Ebersole Cattle Company

  (Kellerton, Iowa)
GreenRanchingMom
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Steak, The BUSY Mama Way!!

Wow,  so first I'm humbled!! Diana is a great friend and Foodie.  I had facebooked the other day about having steaks in the oven.  The next night this wonderful foodie asked ME how I made them.  WOW!  I was humbled!  I guess my busy mama way of cooking is different to those who love to cook.

Then another friend wondered how I was making steaks this time of year.  Because the wind is blowing @ 20 Below Zero and its too cold to even go check on the gril this week.  Hmm, really, they want to know how I'm meaking steak??  You see, I love to LOOK at recipes, but I rarely follow them.  I very rarely have time to cook, let alone something fancy.  But, BEEF, real BEEF is a requirement around here at least 5 nights a week.  So, I guess (suprised me!) that I have found some innovative ways to cheat on time, and still make our beef taste great.

So here goes...

Steaks, The Busy (Forgetful) Mama Way

10 min before supper, you wonder what you're going to eat.  Grab some steaks out of the Freezer.
Perhaps 2 RibEye's or 2 Flank Steaks

1   Place steak packages in the sink under warm running water.  Select Pan & start thinking of vegetable sides (in default choose potatoes & corn)

2    Unwrap steaks & split 2 frozen steaks apart. (Use warm running water, not microwave if you need help)

3   Heat up cast iron skillet with a little olive oil.  When pan is HOT place 2 steaks in the pan. 

4   Preheat Oven to 350 with a cookie sheet or glass caserole dish already in the oven (to warm the dish)

5   Flip steaks & season with your favorite seasonings.  I used some Lowry's type seasoning.  Yes, really flip them after about 2 min.

6   Get out the veggies.  I selected some frozen sweet corn & a couple of potatoes & started chopping.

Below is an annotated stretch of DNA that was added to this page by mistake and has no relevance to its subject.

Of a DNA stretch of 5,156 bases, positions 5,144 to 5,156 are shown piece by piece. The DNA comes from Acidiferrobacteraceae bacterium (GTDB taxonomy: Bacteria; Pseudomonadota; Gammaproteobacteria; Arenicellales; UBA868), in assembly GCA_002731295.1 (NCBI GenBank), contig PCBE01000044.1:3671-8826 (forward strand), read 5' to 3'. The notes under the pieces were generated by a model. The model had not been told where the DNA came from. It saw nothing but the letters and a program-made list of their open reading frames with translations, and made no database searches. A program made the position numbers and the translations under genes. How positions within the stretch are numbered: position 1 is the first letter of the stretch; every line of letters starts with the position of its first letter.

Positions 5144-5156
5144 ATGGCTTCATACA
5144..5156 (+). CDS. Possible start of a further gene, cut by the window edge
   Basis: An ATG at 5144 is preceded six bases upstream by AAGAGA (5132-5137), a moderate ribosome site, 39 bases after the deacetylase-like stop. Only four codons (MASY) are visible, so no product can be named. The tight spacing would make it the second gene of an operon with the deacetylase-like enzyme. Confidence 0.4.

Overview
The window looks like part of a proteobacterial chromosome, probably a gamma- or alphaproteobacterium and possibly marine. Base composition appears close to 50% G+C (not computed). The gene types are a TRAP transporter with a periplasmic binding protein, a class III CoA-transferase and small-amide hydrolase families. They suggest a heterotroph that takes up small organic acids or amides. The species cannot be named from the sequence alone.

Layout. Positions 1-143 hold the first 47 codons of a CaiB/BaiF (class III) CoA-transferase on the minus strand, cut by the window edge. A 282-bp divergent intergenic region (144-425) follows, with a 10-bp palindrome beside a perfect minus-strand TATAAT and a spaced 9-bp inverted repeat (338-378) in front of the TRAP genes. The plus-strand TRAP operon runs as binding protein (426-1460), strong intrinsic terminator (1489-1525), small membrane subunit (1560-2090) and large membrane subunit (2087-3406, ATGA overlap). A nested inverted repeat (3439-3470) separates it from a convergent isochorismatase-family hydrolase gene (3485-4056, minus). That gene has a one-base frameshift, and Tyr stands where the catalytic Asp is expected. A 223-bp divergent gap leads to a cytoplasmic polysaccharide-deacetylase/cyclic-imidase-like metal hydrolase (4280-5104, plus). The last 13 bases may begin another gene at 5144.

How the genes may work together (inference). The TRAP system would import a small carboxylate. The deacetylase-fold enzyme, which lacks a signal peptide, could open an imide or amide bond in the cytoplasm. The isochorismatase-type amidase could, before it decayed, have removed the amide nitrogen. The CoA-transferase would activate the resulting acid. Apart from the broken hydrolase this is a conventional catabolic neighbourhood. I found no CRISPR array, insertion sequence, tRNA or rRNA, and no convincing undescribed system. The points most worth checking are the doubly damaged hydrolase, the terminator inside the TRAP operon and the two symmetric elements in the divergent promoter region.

7   Take the first 2 steaks out of the pan & place them in the Oven Dish.  Put a little more Olive Oil in the pan & start cooking the next 2 steaks.  (we usually eat about 3-4 steaks for our family of 5, & I can't fit them all on at once)

8   After 2 min on each side (or just a good sear, if you like yours a little rare) Put them both in the oven with the other steaks.



9   Fry or warm your veggies.  I usually cheat & use the same pan (some would call this de-glazeing) to cook the veggies.

10   As soon as your veggies are ready, the kids are called, and the table is set (in our house about 15-30 min) Your Steaks should be ready.  I usually pull out the bottom steak to check done-ness & start cutting for the kids.

Total Cook & Prep Time     UNDER 35 Min!  From Freezer To Table!

So, If you don't know What's For Dinner....Its BEEF STEAKS in the Winter  (the Busy Mama Way)

 Hope you enjoy!!!

Shanen - Mama to the Momma cows & the EbersoleCattleCo

 
 

Pairs on Snow

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Just thought you might enjoy a dusk shot of next year's Grass-Fed Beef out on pasture with their cows.  When it snows we roll out grass on top of the snow so they have some fresh food.

We have about 2 feet of snow right now, so we are feeding quite a bit of hay.  We haven't had this much snow for about 8 years. 

We are thankful for the beautiful gift of CHRISTmas and all of our families.

We hope you and yours are all safe and sound, with full bellies.

Merry CHRISTmas!!

Shanen - Momma to the Mama cows at the Ebersole Cattle Co

 

ps - Our beef will be cut this week, so we will be delivering 100% Grass-fed beef to those that have purchased.  We do have some 100% Grass-fed GROUND BEEF available in our store.  This will be ground and delivered this week also!  THANK YOU!

 
 

Moving Cows

We moved cows the other day.  I thought that I would share some of the beautiful views.  This is one of my most favorite views on the earth.  Cows out front moving together to new fresh grass.